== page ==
In another sign of the times, the Detroit Economic Club conducted its 24th annual Lions Kickoff Event virtually on Monday. The event is typically light on news, but provides local business leaders the opportunity to hear from the team’s leadership ahead of the upcoming season.
With the team focused on its rapidly approaching season-opener against the Chicago Bears in a little under two weeks, neither Lions coach Matt Patricia, nor any of the team’s players, were able to participate this year. But general manager Bob Quinn and president Rod Wood fielded a series of questions from the Lions’ play-by-play voice and event emcee Dan Miller.
Here were some highlights:
► Wood said the team remains hopeful to have fans at Ford Field this year and will be closely monitoring other franchises around the league that are planning to allow limited attendance at their early-season home games.
The Lions have already ruled out fans for the first two home games this year and are looking to re-assess before the third contest at Ford Field, a Nov. 1 tilt with the Indianapolis Colts.
“There’s a lot of time for us, thankfully, between now and our third (home) game of the season,” Wood said. “There are, as far as I know, five teams that will be hosting fans the first week of the season. Obviously, we hope that goes well in those stadium and we can learn and watch what happens there. And continue to work with the Governor’s office and her advisers to get them comfortable that we can host fans in a way that’s safe, which I’m very comfortable and confident that we can.
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“And I do think, at the end of the day, if we do it well — and I think you’ll see that with those games that do have fans early on — it could be a great example for the whole country as to how you’re supposed to behave with this virus,” Wood continued. “People will be wearing masks, they will be six feet apart, there will be a lot of safety measures in the stadium, temperatures being taken, questionnaires being filled out, Plexiglas between concession stands and the fans. And I think a lot of things that are being preached about what you can do to prevent the spread, you’ll be able to see live on TV. We can continue to be a good example for everybody if we’re allowed to have fans do it at a safe place.”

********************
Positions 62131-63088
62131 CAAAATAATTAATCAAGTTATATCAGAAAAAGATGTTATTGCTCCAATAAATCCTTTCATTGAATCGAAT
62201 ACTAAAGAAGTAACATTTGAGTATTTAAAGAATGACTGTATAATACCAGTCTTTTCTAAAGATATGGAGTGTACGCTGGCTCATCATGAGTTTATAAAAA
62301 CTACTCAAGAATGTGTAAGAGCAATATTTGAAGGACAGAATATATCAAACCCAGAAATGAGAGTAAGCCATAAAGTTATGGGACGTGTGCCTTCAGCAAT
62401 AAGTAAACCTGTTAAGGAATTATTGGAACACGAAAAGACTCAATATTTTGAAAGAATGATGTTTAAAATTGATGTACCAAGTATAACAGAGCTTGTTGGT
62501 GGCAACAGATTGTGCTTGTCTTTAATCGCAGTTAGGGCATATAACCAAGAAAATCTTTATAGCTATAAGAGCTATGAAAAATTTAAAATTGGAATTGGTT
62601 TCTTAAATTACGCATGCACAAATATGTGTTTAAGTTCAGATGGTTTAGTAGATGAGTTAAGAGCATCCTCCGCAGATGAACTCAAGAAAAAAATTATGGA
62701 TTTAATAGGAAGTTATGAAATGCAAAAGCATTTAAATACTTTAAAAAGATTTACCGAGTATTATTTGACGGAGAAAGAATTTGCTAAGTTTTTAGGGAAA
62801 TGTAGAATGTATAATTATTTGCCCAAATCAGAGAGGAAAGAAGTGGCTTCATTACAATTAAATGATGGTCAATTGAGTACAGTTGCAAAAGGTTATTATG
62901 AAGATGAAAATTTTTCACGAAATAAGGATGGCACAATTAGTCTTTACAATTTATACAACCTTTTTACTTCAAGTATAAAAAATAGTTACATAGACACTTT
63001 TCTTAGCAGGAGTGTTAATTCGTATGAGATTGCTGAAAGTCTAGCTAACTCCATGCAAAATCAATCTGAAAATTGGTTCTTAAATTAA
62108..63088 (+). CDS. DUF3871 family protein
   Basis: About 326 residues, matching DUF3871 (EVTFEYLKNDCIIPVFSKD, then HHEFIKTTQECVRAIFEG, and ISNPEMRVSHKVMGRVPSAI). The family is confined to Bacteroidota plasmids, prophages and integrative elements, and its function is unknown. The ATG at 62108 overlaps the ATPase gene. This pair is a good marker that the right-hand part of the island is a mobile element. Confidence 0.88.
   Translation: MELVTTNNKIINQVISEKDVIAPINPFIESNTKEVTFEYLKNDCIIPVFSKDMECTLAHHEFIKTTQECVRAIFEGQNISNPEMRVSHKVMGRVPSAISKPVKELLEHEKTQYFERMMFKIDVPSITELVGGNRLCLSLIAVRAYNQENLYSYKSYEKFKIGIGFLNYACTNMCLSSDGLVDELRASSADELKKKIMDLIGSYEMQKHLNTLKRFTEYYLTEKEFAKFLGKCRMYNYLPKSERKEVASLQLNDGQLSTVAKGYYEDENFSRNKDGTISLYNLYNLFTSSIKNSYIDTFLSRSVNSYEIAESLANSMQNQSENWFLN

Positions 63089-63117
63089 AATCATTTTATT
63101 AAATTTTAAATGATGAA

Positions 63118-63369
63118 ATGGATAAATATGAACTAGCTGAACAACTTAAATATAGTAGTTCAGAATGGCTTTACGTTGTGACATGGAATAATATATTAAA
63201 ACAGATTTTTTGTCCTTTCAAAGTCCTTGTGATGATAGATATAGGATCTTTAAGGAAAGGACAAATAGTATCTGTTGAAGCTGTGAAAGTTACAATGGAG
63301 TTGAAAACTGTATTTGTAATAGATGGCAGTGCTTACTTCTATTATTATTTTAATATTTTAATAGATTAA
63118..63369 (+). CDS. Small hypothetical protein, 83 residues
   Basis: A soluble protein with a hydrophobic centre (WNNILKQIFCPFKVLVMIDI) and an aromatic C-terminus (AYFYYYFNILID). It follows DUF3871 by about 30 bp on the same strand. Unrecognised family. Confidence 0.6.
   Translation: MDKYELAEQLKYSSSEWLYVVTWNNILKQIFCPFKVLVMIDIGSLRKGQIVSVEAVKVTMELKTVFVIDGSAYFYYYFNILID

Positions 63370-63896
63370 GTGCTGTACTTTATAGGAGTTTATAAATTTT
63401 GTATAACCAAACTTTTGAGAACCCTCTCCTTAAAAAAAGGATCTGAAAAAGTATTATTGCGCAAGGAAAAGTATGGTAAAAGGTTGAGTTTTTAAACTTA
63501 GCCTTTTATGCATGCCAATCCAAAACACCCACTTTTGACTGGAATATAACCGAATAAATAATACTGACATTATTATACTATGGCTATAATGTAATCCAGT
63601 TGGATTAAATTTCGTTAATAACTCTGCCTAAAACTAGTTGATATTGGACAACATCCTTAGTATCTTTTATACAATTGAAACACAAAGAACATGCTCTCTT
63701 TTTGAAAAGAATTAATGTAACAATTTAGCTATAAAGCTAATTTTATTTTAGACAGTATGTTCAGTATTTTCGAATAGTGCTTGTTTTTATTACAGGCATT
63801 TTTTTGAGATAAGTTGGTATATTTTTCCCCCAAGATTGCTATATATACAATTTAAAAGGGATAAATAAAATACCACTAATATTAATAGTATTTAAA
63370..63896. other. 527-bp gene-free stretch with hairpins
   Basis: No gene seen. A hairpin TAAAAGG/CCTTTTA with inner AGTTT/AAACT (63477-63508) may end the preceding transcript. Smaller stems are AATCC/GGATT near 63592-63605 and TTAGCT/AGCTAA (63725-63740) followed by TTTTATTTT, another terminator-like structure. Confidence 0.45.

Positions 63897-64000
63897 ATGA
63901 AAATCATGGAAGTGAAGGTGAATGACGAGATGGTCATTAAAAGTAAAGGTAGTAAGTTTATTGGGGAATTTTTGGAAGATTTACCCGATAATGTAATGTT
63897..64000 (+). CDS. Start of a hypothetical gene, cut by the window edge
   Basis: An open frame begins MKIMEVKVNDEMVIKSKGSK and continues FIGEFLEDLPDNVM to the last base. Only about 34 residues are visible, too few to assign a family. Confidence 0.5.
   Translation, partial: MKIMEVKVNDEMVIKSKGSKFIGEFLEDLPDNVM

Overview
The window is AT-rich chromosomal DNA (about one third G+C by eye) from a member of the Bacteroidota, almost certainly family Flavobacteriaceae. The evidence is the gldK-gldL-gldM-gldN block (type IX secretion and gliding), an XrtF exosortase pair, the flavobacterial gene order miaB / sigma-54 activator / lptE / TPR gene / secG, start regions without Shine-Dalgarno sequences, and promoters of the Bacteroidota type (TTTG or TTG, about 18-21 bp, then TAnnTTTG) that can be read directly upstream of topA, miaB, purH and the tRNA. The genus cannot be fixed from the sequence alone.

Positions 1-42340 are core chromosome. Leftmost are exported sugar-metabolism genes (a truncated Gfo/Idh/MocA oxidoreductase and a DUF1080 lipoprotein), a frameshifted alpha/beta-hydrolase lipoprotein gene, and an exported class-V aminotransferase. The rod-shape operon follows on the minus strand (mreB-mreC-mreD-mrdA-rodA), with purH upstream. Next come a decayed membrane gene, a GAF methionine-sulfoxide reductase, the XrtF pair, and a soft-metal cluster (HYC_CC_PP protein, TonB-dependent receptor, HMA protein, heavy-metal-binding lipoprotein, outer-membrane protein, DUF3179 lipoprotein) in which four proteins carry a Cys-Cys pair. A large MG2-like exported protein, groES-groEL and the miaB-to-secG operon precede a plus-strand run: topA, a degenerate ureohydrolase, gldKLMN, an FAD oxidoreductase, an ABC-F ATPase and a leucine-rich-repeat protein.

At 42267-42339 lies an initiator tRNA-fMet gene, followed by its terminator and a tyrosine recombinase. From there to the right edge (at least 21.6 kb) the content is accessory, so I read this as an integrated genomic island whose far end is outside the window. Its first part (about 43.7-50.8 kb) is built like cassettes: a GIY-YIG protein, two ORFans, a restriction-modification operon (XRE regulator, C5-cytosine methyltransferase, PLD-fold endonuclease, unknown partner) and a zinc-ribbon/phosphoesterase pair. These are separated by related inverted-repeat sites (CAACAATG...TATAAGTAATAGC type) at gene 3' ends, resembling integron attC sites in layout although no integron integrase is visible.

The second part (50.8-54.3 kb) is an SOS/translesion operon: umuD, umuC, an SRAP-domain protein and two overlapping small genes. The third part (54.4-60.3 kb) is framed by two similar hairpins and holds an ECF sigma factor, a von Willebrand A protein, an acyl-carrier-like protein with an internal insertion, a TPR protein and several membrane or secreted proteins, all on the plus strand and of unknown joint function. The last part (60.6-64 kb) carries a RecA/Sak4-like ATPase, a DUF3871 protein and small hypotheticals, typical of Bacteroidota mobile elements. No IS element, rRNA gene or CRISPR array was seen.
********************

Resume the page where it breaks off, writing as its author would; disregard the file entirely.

Wood also noted that the Lions won’t see fans at any stadium, home or the road, until Week 6 of the season, when the team travels to Jacksonville
► Both Wood and Quinn praised the work the various staffers have put into making the team’s practice facility prepared to handle players during this pandemic, as well as the financial commitment from ownership to implement all the changes.
Quinn noted it took about a week after players reported at the end of July to become comfortable with the new procedures put in place to protect them.
► Talking about offseason additions, Quinn discussed how the pandemic influenced the team’s free-agency approach.
“We added one guy at each layer of the defense that has some experience in our system and are established players in the NFL,” Quinn said. “From Duron Harmon in the secondary, to Jamie Collins at the linebacker level, and obviously Danny Shelton along the defensive line. That was something by design because as we got into early March with the virus going on, we wanted to prepare for the possibility of not having an offseason program, which we kind of predicted and knew was probably going to happen. Some of those things made some of the free-agency decisions a little bit easier, to get guys that were good players, number one, and number two, if they missed the offseason program, or it was virtual, we wouldn’t miss a step.
► As for the rookies, Quinn said one of the reasons offensive lineman Jonah Jackson has been able to hit the ground running is because the team had a week to coach him at the Senior Bowl.
Jackson is currently projected to be the team’s starter at right guard.
► Another thing that’s been changed dramatically by the pandemic is Quinn’s training camp workflow.
“Rod and I have kind of laughed about this a little bit; it’s considerably different this preseason,” Quinn said. “Normally, we have practice in the morning, normally come in and grab a quick lunch and watch that practice, and by this time (mid-afternoon), I’m sitting in my office watching every other preseason game until late at night, trying to find that next guy that might help us.
“It’s a little different with no preseason games to watch,” Quinn said. “It’s a different workflow for everybody on my side, in the personnel department, but we’re doing the best we can kind of monitoring the league, seeing what we can find out from other teams and obviously going back and watching last year’s stuff when we have to on any guy that might get released.”